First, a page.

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How Can I Get My Raleigh DWI Dismissed?

North Carolina takes drunk driving very seriously. With some of the strictest laws in the US, a DWI is a difficult charge to defend, and even more difficult to dismiss. But with the right legal representation, good fact investigation and a strong defense, a DWI can, in some circumstances, be dismissed. Here’s what you need to know.

Was The Arrest Conducted Correctly?

How Can I Get My Raleigh DWI Dismissed?A police officer must follow specific, proper procedures for a drunk driving (or any) arrest. He or she must have reasonable suspicion or probable cause to pull a vehicle over, and be able to prove that you were, indeed driving while intoxicated or otherwise impaired.

There are some occasions where an officer made multiple mistakes in the arrest and the DA dismisses the case, but those are very rare. If you’re not lucky enough to have the charge dismissed by the DA before trial, you’ll have to fight in court.

If the arresting officer mishandled the arrest or made other mistakes that are crucial to the arrest and criminal case, a judge may decide to dismiss the case completely. But you must have all the facts of your case documented, along with any evidence. Mistakes like:

  • Failing to read your Miranda rights (right to remain silent, to have an attorney, etc.)
  • Acting in a disrespectful and/or intimidating manner
  • Displaying any improper conduct toward you during your arrest
  • Improperly administering a breathalyzer or field sobriety test

Evidence That Disproves The Officer’s Claim And Creates Doubt

Again, the police officer must have probable cause to pull you over and begin an arrest. His or her testimony carries a lot of weight in court. However, details are important here. For instance, if the officer did not actually witness you driving the car while inebriated, there may be some doubt involved, and the case could be dismissed.

Witnesses who can corroborate your story can also be helpful. If bloodshot eyes are the only evidence of your “intoxication,” they could indicate another condition such as allergies or fatigue (or crying.) Without additional evidence, such as an odor of alcohol, a field sobriety test, or a blood alcohol level test, the prosecution can’t positively prove that you were driving and intoxicated.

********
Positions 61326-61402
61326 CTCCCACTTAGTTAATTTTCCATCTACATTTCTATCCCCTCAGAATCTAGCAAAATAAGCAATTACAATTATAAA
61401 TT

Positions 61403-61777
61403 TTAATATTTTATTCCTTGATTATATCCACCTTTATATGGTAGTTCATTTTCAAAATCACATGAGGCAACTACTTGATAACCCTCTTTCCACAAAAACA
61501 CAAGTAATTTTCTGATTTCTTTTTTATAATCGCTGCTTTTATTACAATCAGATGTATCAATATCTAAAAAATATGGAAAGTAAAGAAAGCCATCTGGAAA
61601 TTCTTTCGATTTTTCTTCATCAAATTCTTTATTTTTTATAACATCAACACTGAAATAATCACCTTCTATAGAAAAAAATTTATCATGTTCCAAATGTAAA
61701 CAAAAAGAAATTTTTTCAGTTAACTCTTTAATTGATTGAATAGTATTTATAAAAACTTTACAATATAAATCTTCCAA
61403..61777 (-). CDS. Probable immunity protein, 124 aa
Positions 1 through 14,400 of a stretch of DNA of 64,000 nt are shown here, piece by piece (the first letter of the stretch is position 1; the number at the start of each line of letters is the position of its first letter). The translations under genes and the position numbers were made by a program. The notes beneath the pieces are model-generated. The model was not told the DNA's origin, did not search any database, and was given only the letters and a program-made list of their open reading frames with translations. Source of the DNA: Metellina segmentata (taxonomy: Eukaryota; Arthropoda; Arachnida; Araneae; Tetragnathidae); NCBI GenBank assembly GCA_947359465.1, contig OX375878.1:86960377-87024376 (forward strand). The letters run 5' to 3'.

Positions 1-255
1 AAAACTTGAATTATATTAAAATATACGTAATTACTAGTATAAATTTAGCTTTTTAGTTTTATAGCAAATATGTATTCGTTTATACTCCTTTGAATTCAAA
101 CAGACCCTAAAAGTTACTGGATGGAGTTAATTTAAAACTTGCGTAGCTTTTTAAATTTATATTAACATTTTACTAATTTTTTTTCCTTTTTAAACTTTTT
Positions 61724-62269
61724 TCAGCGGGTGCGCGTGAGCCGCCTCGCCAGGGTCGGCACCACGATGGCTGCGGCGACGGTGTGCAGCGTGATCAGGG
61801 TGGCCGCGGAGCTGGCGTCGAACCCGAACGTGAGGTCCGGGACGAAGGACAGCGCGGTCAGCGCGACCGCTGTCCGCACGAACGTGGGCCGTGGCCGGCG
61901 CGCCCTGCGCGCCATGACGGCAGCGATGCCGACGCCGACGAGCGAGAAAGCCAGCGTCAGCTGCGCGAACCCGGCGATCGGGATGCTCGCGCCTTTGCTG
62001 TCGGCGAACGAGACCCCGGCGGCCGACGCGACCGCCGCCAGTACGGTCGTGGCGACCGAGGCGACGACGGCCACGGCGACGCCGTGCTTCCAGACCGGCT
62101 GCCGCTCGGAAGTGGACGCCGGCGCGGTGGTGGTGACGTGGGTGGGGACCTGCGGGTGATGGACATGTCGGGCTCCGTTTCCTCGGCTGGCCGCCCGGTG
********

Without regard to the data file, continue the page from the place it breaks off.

One medical condition that can actually raise BAC is Candida albicans. That’s a scientific name for yeast overgrowth in the gut. In advanced cases, yeast overgrowth can actually cause detectable levels of alcohol in the blood without a drop of alcohol consumed. Candida can be diagnosed by a simple blood test and is easily treated and eradicated with antifungals and diet. But left untreated, candida can cause symptoms that could lead an officer to believe you’re actually driving drunk.

This is where you’ll need a good criminal defense attorney at your side, both before and during the trial. Your attorney can request evidence from the police department from the arresting officer’s records, including any video. He or she can also investigate other evidence before the trial that can prove your innocence.

You Can’t “Plead Down”

In some states, a DWI can be reduced to a lesser charge, like reckless driving. However, North Carolina doesn’t allow reductions of DWI. In fact, under N.C.G.S. 20-179.4, DWI charges are actually more difficult. Unless the state can’t produce a witness, such as a police officer or other witness that can prove that you’re guilty, your case will go to trial.

Get Help From Raleigh’s DWI Attorney

An experienced DWI attorney can review your case, examine details, investigate and find out the exact circumstances of your case before you go to court. That’s why it’s important to have someone who knows how to defend someone in a DWI case and bring a successful outcome.

Dewey P. Brinkley is a former Wake County prosecutor who will prepare a strong defense and make sure you receive a fair trial under the law. Contact our Raleigh law office today at (919) 832-0307  for a free consultation. You can also email us at dewey@deweybrinkleylaw.com.